Today marks the 31st birthday of Windows 1.0. On November 10, 1983, Microsoft co-founder Bill Gates unveiled Windows 1.0 to the world. This operating system required only two floppy disks and 192KB of RAM in order to function. Windows 1.0 would ship to consumers for $99 only two years later after its unveiling.
Windows 1.0 wanted to change the way we used computers, during a time when most computers were text based. Windows 1.0 had a graphical user interface, which was a radical shift from the norm, and was met with a lot of hesitation from users and critics (sound familiar?).
Windows 1.0 came with several programs which we still use to this day — including Calculator, Calendar, Clipboard Viewer, Clock, Notepad, Paint, Reversi, Cardfile, Terminal, and Write. Windows 1.0 had an amazing interface at the time, having all windows tiled, rather than overlapping. This meant only dialog boxes could appear over other windows.
“Rather than typing MS‑DOS commands, you just move a mouse to point and click your way through screens, or ‘windows.’ Bill Gates says, ‘It is unique software designed for the serious PC user.'” Take a look at a promo below showcasing Steve Ballmer and Windows 1.0.
Back in 1983, Windows 1.0 had mixed reactions from consumers. Critics were saying the platform had potential but did not fulfill expectations. In fact, Windows 1.0 was said to be demanding when it came to system requirements and offered poor performance when running multiple applications at once. Windows 1.0 also encouraged the use of a mouse for navigation, which was something new at the time.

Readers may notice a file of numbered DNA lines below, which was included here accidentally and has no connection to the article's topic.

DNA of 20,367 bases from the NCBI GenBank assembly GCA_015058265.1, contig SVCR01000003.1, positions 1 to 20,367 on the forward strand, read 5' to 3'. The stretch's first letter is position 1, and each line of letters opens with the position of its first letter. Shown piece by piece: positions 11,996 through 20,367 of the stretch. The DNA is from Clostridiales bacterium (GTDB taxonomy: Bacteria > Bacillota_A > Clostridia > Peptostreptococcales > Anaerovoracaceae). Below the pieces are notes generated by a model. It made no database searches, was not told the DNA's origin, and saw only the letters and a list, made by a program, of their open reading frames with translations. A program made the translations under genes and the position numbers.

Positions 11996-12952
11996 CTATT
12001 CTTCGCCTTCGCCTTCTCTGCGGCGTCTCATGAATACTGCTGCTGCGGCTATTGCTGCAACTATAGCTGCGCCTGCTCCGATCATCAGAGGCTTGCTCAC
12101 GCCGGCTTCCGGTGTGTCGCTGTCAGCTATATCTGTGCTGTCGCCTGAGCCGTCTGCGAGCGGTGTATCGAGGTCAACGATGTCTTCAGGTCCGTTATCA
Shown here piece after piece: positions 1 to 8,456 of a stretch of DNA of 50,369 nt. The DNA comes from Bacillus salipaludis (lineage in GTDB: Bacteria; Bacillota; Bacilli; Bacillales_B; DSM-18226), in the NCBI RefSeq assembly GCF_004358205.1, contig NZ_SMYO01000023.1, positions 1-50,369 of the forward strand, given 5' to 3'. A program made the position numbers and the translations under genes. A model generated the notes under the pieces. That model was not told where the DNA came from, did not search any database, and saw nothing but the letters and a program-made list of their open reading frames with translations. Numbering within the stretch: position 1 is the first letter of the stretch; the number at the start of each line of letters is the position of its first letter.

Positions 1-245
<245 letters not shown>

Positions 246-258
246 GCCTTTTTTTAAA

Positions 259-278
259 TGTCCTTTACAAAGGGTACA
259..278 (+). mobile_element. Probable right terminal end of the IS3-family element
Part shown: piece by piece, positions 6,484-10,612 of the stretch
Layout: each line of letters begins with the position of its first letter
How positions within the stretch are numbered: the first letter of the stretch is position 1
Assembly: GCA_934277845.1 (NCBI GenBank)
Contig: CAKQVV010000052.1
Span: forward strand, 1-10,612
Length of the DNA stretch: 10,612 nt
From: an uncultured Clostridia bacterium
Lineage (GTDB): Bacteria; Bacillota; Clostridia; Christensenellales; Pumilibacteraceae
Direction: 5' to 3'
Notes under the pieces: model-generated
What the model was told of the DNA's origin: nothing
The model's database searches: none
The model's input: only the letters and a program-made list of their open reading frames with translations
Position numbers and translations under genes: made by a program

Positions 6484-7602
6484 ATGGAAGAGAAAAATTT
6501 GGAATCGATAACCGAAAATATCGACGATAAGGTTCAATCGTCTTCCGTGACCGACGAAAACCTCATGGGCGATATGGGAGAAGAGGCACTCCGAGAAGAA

Windows 1.0 was trying to sell a new concept to the world — the graphical user interface. During this time, only Apple had made somewhat an impact with that environment. Interestingly enough, Microsoft wanted to make an impact in the tablet/touch space with Windows 8 to take on Apple’s iPad, but faced a lot of criticism with the operating system.
Did you know that Microsoft wanted to call it ‘Interface Manager’ but changed the name to Windows 1.0 at the last very second? “Interface Manager is the code name and is considered as the final name, but Windows prevails because it best describes the boxes or computing “windows” that are fundamental to the new system. Windows is announced in 1983, but it takes a while to develop. Skeptics called it vaporware,” Microsoft explains.
Take a trip down memory lane and take a look at the controversial Windows 1.0 in the video below. Happy 31st Birthday Windows 1.0!Further reading: Bill Gates, Microsoft